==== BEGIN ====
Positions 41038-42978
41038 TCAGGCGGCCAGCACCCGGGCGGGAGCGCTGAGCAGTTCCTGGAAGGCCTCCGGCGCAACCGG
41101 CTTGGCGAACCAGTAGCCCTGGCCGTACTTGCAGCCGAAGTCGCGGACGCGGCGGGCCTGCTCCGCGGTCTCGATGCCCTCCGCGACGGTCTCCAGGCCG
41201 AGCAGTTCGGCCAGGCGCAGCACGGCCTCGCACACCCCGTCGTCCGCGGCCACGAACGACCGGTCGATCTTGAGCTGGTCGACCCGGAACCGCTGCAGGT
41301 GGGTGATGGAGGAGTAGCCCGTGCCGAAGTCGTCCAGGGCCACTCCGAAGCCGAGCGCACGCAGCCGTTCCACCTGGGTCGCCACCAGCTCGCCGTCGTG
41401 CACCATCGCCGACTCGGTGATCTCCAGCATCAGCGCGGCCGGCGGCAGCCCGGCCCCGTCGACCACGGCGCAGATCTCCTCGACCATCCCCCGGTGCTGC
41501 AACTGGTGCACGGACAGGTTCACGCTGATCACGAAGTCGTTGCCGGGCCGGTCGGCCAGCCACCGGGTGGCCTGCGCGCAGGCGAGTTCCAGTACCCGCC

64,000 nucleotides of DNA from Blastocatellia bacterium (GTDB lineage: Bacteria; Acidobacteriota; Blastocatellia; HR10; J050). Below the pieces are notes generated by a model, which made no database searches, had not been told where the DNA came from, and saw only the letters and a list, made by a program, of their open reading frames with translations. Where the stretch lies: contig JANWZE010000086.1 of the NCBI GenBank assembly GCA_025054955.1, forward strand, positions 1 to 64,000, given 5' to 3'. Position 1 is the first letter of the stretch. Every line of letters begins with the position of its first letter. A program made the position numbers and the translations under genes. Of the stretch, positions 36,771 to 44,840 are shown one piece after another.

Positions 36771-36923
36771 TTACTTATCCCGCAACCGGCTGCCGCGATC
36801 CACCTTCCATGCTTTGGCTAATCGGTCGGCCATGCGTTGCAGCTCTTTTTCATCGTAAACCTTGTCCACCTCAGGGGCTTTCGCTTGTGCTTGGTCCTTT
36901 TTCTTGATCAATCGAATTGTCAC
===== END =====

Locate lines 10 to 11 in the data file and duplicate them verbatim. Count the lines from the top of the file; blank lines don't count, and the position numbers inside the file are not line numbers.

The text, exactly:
36771 TTACTTATCCCGCAACCGGCTGCCGCGATC
36801 CACCTTCCATGCTTTGGCTAATCGGTCGGCCATGCGTTGCAGCTCTTTTTCATCGTAAACCTTGTCCACCTCAGGGGCTTTCGCTTGTGCTTGGTCCTTT